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If he wasn't already the greatest and most accomplished heavyweight to set foot inside the Octagon, Stipe Miocic cemented those titles by outlasting Daniel Cormier on Saturday in their title trilogy bout at UFC 252.

The staggering amount of times Miocic has been overlooked because he isn't marketable or picked against by fans and media members was never an editorial against the talent and heart that he brought to the table. Neither will it be when those same people probably pick against him once more in future fights against Jon Jones or a rematch with Francis Ngannou. 

Either way, the 37-year-old Miocic has proven his worth again and again with a heavyweight resume that simply can no longer be compared with any of his peers. 

Since a very forgettable 2012 knockout loss to Stefan Struve, Miocic is 11-2, with both losses having been avenged in title bouts by knockout. He has also finished everyone from Mark Hunt, Andrei Arlovski and Fabricio Werdum to Alistair Overeem, Junior dos Santos and Cormier.  But along with setting the record for most heavyweight title defenses, Miocic also did something he rarely gets enough credit for — evolve and improve with each fight regardless of age or mileage.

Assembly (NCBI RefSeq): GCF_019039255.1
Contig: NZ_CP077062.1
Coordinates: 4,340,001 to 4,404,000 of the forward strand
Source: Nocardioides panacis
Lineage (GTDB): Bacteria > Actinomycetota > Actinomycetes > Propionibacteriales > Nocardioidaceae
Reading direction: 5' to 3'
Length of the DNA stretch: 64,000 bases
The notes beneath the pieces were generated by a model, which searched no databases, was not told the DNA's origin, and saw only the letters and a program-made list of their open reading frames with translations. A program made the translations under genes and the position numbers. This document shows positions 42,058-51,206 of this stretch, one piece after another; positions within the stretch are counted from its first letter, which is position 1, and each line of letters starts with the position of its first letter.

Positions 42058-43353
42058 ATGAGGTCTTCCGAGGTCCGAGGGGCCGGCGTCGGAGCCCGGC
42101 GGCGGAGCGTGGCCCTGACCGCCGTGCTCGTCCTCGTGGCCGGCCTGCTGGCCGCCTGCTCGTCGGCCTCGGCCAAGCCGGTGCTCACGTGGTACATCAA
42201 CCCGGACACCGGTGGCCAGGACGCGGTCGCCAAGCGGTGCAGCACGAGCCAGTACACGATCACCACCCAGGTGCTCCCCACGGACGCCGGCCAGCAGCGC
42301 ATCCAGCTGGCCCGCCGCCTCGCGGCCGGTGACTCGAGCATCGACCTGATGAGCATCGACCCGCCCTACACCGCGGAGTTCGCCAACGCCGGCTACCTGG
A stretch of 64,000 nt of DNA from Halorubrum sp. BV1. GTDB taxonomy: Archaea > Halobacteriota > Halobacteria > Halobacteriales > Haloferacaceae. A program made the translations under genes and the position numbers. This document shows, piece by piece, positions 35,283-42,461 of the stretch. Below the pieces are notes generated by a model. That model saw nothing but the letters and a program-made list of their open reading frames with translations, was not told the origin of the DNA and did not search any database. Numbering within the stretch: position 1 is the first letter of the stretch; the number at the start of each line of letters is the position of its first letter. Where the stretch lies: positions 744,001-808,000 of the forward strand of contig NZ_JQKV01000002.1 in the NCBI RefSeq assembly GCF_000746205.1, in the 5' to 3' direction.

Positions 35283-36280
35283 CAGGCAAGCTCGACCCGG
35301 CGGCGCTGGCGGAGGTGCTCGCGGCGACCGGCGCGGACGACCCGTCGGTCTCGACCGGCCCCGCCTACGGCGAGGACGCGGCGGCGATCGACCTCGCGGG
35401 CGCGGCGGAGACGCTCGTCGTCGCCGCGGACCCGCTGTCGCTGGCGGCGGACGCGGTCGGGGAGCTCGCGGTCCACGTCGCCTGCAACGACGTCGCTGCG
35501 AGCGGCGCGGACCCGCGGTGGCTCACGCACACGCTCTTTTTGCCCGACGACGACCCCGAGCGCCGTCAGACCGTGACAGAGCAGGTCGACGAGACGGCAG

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Miocic's second-straight win against Cormier may have been his most impressive to date when you consider how much he showcased his fight IQ and chin by absorbing damage and constantly making championship adjustments. While he gets far more attention for his cardio and power as to reasons why he has been so successful, Miocic's takedown defense has helped him quietly evolve into one of UFC's most well-rounded champions. 

The idea of a P4P list means that, by principle, it's typically slanted against heavyweights as a way to compare smaller fighters to larger ones given that they will never be able to face each other on even terms. Even in that mythical setting, Miocic has shown enough versatility, craft and perseverance to climb the rankings with each victory. 

Although his chief rival in Cormier has chosen to walk away for good, the only thing left for Miocic to do is reach higher at his overall greatness among all fighters in UFC history. With Jones' imminent arrival and Ngannou's resurgence, Miocic will get even more difficult opportunities to do just that. 

Pick against him at your own peril. Miocic really is that dude.  

For CBS Sports' updated divisional rankings, click here.

Men's pound-for-pound rankings

Dropped out: Daniel Cormier

Just missed: Petr Yan, Tony Ferguson, Dominick Reyes, Robert Whittaker, Gilbert Burns, Aljamain Sterling, Jorge Masvidal

Women's pound-for-pound rankings

Dropped out: None

Just missed: Germaine de Randamie, Jessica Andrade, Tatiana Suarez, Aspen Ladd, Cynthia Calvillo